Perception as powerful as fact Staff 11/03/2006 After the recent special meeting of the Suffolk City Council, held on Oct. 24, comprising a closed meeting of over two hours to discuss the preliminary

Published 12:00 am Friday, November 3, 2006

After the recent special meeting of the Suffolk City Council, held on Oct. 24, comprising a closed meeting of over two hours to discuss the preliminary findings of the &uot;financial analysis,&uot; are we in a real crisis?

We have seen and continue to expect significant change in the make-up and function of the city administration and local government, but the pace is painfully slow.

The expectation of change is driven by the recent elections, the awaited &uot;financial analysis&uot; and other reviews sought by our new council, after the departure of the past city manager.


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While council has worked on changing the city charter for the direct-election of the mayor, little else appears to have been accomplished to meet the real expectations of the citizens, built-up by the rhetoric of the elections and the dismissal of the city manager.

Specifically, many expected more, given the campaign season claims to do something about real estate taxes and public spending.

The present slow pace of progress is causing many to begin to question if there is real motivation on the council to meet the expectation of change that swept in the new tilt of power at city hall …

perhaps we will see more in the discussions of the capital and operating budgets, about to start in a few weeks.

The widely-held perception that there would be significant progress and change, with the common belief that the old days of closed meetings being washed away by our new and open government, is shaken by what we have witnessed to date.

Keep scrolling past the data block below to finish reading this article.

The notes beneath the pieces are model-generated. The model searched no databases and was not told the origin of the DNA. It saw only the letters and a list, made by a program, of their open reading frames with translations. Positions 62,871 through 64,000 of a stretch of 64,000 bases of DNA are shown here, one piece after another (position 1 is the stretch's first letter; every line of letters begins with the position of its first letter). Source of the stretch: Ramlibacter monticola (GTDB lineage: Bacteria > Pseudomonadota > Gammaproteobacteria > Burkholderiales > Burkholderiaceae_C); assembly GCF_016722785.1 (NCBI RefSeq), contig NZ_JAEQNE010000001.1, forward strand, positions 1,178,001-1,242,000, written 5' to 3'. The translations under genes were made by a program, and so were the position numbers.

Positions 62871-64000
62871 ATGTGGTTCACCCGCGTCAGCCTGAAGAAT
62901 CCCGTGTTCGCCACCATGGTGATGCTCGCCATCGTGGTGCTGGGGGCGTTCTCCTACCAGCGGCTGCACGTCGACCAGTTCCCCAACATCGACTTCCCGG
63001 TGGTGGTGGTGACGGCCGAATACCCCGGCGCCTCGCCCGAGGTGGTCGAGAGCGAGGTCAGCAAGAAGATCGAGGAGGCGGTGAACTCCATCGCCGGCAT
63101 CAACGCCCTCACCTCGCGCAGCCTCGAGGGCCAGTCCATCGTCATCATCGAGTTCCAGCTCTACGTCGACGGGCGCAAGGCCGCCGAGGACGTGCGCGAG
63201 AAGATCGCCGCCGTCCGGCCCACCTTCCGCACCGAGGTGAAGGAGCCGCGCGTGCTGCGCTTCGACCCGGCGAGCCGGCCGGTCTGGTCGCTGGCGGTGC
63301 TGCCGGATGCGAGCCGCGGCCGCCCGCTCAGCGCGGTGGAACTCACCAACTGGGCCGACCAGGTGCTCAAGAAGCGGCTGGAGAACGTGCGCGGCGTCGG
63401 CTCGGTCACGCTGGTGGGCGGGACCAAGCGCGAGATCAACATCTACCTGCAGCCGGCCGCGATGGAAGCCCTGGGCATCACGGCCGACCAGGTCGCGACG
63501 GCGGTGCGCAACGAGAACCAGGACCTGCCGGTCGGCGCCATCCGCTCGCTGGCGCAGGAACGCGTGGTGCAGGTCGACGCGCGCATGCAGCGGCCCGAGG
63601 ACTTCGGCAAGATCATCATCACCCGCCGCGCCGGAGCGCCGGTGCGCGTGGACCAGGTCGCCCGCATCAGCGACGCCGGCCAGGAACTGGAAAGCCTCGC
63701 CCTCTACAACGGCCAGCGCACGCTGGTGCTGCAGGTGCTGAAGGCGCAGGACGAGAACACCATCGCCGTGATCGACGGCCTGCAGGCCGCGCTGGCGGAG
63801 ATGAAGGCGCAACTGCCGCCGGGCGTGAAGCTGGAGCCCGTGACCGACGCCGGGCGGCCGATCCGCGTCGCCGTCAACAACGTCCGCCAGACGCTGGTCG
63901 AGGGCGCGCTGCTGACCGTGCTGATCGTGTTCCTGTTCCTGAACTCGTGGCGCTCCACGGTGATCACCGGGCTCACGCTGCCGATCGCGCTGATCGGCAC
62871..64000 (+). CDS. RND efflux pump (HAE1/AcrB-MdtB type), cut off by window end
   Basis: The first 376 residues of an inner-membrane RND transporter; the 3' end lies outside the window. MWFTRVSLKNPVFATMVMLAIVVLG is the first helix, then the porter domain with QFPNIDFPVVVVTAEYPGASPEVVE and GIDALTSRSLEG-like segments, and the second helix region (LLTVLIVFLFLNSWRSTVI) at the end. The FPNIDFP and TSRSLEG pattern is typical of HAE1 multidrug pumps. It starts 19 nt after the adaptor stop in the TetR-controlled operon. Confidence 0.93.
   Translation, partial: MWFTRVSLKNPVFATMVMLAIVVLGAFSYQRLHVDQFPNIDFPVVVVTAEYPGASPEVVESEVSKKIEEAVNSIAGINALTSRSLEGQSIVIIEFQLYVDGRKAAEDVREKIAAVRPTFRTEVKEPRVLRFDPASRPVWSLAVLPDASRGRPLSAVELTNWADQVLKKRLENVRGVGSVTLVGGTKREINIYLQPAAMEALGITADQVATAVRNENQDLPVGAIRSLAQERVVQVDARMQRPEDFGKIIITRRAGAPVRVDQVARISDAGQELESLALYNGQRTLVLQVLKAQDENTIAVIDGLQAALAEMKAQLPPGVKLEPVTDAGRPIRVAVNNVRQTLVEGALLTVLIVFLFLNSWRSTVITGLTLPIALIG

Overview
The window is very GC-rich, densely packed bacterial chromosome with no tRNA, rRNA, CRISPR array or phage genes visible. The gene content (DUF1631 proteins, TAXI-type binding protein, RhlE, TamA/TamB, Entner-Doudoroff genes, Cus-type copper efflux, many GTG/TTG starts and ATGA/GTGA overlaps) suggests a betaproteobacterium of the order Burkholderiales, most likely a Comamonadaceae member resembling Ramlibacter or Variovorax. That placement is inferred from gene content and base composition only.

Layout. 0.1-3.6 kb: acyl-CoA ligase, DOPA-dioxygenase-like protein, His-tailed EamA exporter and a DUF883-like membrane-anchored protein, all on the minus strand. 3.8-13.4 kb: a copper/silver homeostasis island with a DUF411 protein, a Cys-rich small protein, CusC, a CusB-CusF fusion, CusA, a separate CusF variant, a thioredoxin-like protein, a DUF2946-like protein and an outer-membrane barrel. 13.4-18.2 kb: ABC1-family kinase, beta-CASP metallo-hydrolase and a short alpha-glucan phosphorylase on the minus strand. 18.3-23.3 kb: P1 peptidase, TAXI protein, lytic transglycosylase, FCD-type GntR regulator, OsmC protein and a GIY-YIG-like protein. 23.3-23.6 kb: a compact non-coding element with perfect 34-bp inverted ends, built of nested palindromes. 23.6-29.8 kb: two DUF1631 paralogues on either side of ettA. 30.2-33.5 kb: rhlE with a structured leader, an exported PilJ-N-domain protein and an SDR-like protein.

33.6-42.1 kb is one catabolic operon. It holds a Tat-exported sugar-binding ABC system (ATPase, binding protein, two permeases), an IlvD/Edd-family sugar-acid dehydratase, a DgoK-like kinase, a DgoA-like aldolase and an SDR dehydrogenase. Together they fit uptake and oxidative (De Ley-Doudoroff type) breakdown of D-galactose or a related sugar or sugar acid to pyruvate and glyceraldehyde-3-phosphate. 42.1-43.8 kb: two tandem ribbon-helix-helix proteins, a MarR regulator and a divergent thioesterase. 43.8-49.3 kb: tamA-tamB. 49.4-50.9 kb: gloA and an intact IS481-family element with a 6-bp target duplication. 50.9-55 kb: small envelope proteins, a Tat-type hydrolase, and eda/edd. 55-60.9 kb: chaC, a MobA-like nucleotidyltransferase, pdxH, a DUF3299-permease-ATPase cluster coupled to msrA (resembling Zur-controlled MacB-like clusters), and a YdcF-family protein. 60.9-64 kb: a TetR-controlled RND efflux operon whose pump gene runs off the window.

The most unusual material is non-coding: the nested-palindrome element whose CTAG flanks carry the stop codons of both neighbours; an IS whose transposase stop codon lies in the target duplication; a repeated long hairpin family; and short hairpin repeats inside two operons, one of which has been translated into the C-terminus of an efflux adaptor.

Perhaps one of the best examples of where the present council is being too timid is the way that they have handled the recent special meeting and the lack of discussion concerning the &uot;financial analysis.&uot;

Presenting this important subject in a lengthy closed session to council, rather than an open, public meeting, gives the appearance that something is really wrong.

This is only highlighted by the expression of Mayor Linda T. Johnson and others in July, that the city’s business must be more open and transparent.

What’s up?

It should not be minimized that if there are significant findings that the financial house of cards underpinning all the recent borrowing by the city was misrepresented by the administration, we might be in real trouble.

If, for example, the city management has failed to fully disclose our real financial situation and obligations fully, and this was done to bolster our bond rating and borrowing power, we may be in significant legal jeopardy.

The reason that this might be a powder keg with a lit fuse is, if the bond rating agencies and others used such deceptive data to derive the city’s bond rating, and the attached interest rates for the debts of our community, a civil court may find that such actions have defrauded the lenders.

This possibility takes on real urgency since such potential fraud may seriously damage the bond rating of the city and our ability to borrow at a reasonable cost in the future.

If such fraud has been found to exist, it could make the city liable for millions of dollars in legal bills and debts to our lenders and others.

It could also lead to criminal prosecution of those responsible for such possible deception.

If this scenario is true, the only recourse would be to get our leaders to New York City and come clean ASAP to the bond rating agencies and pray we don’t get sued into oblivion!

While this may be only conjecture of the findings of the &uot;financial analysis,&uot; we will all have to wait to hear what was found at some later date.

In addition to this nightmare scenario, there are two other pressing issues that this situation has brought forward and they include: the expectation that less should be done behind closed doors and more must be done to address the promises of the recent elections.

Given the possible scenario described above, if true, we might witness a true financial meltdown and scandal.

When such drama is conducted behind closed doors, it only highlights why many mistrust government and the intent of elected officials.

This is why the people’s business, and especially our dirty laundry, must be aired in public, even if it is uncomfortable for some.

Just because our city attorney tells our elected representatives that they can hold a closed meeting to discuss our business, does not mean that they should.

The perception that there is something to hide can be as formidable a fact as the truth, when hidden from our clear view.

Roger Leonard